The security review into problems at the public computer kiosks run by the Social Development ministry raised identical problems to those exposed by a blogger 18 months later.
Keith Ng's discovery of private information sitting on publicly-accessible hard drives was an almost exact match for the April 2011 report by a security company hired to find problems.
The security-assessment.com report found the connection between the corporate computers and public kiosks - planned for MSD offices across the country - was dangerous.
"This lack of separation means that the kiosk terminal has the same level of authority and access as corporate MSD employees."
It went on to say it created an "inherent level of risk as it could allow for a member of public to gain access to MSD network resources and services".
The advice sat in MSD for 18 months before Public Address blogger Keith Ng did exactly that - accessing 7300 items including highly personal information.
The type of information at risk was also revealed in the April 2011 security report. It raised concerns about medical information, drug testing results and recorded calls to MSD's helpdesk as being openly available.
It recommended taking "urgent" action to restrict access.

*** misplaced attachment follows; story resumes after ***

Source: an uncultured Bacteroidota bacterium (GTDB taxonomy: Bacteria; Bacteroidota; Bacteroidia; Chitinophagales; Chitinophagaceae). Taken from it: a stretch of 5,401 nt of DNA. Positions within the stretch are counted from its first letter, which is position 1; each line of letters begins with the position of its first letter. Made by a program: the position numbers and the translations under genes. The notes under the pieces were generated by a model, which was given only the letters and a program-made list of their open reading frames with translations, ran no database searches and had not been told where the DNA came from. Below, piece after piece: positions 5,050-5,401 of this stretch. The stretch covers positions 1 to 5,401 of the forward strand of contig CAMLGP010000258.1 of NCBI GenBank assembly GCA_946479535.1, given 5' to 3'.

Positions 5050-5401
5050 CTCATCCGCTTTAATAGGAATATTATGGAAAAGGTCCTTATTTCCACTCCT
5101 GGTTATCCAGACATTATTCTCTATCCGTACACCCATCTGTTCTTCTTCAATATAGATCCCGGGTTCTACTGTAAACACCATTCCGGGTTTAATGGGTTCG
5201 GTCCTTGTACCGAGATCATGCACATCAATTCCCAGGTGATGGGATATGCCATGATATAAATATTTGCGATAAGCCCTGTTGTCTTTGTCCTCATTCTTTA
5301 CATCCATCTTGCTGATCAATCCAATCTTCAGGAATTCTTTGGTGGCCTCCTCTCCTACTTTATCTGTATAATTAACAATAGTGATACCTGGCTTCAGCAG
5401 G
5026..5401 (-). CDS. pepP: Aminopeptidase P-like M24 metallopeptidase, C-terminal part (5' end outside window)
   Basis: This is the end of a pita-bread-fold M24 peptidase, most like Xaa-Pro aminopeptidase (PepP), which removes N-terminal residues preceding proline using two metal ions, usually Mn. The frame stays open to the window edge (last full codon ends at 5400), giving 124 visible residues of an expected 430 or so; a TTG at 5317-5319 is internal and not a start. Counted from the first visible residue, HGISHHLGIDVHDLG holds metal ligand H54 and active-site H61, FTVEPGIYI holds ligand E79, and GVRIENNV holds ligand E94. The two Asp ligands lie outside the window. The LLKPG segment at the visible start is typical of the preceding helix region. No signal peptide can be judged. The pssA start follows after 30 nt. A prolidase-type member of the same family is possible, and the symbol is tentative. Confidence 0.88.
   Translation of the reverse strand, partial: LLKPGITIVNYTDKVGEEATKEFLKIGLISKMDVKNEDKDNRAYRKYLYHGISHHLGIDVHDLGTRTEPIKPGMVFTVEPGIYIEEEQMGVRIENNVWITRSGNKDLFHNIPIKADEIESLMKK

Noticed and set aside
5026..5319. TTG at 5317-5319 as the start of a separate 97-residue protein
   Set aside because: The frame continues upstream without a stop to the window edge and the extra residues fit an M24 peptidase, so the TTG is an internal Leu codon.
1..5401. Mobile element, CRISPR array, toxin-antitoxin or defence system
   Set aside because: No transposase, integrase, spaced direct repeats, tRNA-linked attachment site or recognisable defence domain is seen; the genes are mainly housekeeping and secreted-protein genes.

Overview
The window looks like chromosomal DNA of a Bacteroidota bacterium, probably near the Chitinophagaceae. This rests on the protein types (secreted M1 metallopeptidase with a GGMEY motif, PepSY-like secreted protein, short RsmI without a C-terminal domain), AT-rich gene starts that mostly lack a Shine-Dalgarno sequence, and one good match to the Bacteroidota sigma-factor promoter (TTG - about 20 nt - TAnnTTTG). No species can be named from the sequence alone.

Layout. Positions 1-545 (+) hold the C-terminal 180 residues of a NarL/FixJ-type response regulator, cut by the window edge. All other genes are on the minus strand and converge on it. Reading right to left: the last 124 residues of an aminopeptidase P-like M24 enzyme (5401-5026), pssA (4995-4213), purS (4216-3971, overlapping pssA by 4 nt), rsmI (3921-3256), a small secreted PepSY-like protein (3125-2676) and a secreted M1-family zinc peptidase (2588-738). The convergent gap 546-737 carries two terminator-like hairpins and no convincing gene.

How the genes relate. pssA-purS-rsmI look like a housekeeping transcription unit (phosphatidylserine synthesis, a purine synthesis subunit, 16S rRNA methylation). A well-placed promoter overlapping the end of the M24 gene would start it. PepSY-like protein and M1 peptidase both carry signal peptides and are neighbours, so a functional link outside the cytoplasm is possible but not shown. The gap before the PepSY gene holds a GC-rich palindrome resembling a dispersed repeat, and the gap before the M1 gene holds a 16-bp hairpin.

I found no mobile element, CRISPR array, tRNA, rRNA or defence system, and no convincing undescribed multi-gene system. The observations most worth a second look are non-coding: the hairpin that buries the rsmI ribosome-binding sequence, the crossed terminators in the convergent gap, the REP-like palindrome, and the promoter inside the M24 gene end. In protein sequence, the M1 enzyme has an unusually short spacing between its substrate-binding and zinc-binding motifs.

"A malicious user with access to the operating system of the kiosk is able to gain access to sensitive information kept with the MSD network including medical and drug test results," it stated.
The review into the problem, released three weeks ago, showed senior managers were not told about the problem.
The April 2011 report was ignored until Mr Ng revealed the holes in MSD's system.
Four staff are facing employment action. The next update in the review is expected next month.
Green co-leader Metiria Turei said she was concerned junior staff would be sacked when questions should be asked for senior managers. Ms Turei said "high-level management should be taking responsibility".
She said she was astounded MSD already had a copy of what Mr Ng had found - 18 months before he wrote it. She said the report was a match for his findings.
MSD chief executive Brendan Boyle said the employment investigations were being carried out as quickly as possible. He said the ministry was committed to following a "fair process".
The report into the security lapse was distributed in a bundle of documents when the security failure first emerged and has since re-emerged through the Official Information Act.